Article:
Herald Times: Local issues, national politics will influence voters in 2018

Combating an ongoing opioid epidemic. Justifying the adoption of a controversial 1 percent food and beverage tax to help fund the expansion of the Monroe Convention Center. Better representation on township boards to ensure residents have fire protection service they want.

Those are just a few of the issues local party leaders expect to be on voters’ minds during the 2018 elections.

Along with a couple of congressional races at the top of the ticket, voters in Monroe County will also decide on who should represent them at the Statehouse, at the county level and on township and school boards.

"I look forward to a spirited competition in the general election," Monroe County Democratic Party Chairman Mark Fraley said. "In the primary election, there is already excitement around many races that have drawn several engaging and qualified candidates."

Monroe County Republican Party Chairman William Ellis said local constituents’ No. 1 issue going into the 2018 election season is addressing the opioid epidemic. He said Monroe County has made strides to get the conversation started about the crisis, but further legislative action is needed. Ellis said this will take collaboration among law enforcement, courts, elected officials, nonprofit organizations and others.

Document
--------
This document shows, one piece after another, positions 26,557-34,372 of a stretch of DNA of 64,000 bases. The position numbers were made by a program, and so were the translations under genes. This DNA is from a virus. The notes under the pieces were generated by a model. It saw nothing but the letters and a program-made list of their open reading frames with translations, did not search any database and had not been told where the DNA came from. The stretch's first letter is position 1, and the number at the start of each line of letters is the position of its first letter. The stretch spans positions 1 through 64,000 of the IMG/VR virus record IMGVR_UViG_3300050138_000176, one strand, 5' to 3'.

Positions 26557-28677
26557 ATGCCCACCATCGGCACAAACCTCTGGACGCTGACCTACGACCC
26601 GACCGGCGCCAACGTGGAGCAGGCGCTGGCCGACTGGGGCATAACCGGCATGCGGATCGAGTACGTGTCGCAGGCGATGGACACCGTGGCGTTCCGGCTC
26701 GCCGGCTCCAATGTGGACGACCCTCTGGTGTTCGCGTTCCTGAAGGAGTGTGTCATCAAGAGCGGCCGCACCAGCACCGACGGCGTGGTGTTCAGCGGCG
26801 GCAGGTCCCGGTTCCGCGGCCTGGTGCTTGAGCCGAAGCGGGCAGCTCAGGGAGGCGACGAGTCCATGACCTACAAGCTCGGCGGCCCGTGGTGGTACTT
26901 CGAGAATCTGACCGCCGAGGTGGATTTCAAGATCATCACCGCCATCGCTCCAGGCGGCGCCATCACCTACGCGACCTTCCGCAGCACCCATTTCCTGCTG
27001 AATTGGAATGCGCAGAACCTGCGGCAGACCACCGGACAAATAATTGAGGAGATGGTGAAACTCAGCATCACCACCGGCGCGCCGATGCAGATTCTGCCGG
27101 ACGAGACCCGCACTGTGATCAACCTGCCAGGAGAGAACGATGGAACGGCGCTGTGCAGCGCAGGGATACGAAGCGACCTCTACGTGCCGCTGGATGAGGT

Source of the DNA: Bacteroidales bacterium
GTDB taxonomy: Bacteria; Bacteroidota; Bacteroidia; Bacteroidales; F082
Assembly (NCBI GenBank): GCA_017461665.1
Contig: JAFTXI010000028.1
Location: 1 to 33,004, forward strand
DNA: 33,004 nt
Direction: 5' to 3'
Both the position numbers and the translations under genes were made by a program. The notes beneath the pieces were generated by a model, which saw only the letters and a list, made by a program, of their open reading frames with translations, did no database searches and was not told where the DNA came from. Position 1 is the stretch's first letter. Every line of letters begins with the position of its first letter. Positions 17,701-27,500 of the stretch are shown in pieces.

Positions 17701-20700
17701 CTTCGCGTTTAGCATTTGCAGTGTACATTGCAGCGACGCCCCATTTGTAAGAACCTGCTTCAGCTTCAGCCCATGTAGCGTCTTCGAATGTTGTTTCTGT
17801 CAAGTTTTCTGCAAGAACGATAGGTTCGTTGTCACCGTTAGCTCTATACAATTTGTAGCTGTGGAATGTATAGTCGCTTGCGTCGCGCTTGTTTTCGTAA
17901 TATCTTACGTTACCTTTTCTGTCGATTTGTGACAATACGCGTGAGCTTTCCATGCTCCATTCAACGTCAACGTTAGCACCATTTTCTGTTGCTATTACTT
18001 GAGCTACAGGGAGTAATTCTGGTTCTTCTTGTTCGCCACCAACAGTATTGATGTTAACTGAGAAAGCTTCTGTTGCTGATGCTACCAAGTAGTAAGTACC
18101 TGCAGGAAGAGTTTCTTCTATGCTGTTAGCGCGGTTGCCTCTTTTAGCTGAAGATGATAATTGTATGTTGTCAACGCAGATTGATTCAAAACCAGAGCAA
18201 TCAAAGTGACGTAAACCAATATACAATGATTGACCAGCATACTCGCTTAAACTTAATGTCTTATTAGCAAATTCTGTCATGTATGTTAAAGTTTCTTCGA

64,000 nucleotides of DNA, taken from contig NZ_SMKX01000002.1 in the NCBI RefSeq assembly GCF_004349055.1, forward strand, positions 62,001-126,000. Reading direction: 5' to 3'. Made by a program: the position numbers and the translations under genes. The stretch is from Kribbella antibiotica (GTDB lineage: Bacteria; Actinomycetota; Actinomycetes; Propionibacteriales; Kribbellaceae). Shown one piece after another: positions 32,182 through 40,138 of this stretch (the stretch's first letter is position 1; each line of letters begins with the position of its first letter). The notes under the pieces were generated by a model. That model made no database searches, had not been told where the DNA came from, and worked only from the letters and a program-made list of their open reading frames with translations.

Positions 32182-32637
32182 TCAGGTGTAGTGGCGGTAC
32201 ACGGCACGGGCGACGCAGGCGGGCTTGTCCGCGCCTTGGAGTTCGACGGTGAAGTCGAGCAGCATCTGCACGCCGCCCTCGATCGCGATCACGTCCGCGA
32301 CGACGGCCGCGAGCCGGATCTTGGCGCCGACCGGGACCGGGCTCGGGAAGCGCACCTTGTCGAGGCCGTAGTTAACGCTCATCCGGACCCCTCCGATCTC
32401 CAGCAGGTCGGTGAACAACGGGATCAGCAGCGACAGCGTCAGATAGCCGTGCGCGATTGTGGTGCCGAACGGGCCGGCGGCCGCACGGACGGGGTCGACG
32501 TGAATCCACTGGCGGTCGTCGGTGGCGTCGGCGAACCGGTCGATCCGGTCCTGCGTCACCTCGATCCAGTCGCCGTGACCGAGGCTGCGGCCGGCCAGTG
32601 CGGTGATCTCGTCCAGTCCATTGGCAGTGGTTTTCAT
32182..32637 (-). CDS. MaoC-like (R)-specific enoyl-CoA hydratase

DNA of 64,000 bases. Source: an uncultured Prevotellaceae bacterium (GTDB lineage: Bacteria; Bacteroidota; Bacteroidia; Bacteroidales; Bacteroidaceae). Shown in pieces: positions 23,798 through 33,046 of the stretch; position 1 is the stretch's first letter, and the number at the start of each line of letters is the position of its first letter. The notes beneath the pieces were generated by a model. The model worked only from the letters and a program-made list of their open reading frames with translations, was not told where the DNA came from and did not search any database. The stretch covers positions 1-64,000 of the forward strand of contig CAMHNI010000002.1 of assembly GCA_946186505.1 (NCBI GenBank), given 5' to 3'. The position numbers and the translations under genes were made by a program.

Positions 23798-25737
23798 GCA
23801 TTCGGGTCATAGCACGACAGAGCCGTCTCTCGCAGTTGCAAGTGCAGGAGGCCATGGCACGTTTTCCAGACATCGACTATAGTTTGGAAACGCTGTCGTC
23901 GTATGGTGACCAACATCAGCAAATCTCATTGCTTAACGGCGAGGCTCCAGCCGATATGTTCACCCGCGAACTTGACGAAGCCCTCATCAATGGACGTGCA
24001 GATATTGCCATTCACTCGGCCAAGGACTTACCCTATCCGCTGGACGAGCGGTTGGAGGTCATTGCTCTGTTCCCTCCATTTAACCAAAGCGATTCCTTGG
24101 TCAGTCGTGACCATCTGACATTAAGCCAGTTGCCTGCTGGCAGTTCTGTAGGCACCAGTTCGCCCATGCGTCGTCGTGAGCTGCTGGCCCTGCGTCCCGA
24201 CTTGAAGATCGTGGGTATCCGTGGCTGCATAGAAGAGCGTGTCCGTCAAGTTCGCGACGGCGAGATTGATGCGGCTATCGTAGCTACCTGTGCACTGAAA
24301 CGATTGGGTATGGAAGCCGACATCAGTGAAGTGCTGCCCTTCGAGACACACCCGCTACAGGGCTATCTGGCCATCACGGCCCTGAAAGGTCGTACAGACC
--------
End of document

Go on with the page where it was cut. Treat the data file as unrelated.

Fraley said Monroe County voters want to see concerted action to address the opioid crisis; however, such issues cannot be tackled only at the local level. He said voters will also be looking to state legislators to take aggressive measures on the issue.

Ellis said the Republican-controlled Statehouse and governor's office have a tall order in front of them on addressing opioid abuse.

"How we address that in the next decade will be a crucial issue from the local level all the way up to the federal level," Ellis said.

At the local level, some of the more controversial issues, such as the food and beverage tax and increased property taxes related to the Northern Monroe Fire Protection Territory, are bound to influence voter decisions in local races.

After decades of trying, the county council adopted a countywide food and beverage tax by a narrow margin, 4-3, in December.

The tax goes into effect Feb. 1 and applies to food or beverages sold at restaurants, prepared food items from grocery stores and food truck sales. The purpose of the tax is to help finance the expansion of the downtown Monroe Convention Center.

Ellis, who was a vocal opponent of the tax, said there is still lingering animosity among residents living outside city limits regarding the vote.

“I think our representatives have forgotten that the city of Bloomington does not equal Monroe County,” Ellis said about the vote.

As such, he expects that the county council members who voted for the food and beverage tax will have to defend their votes during their potential re-election campaigns.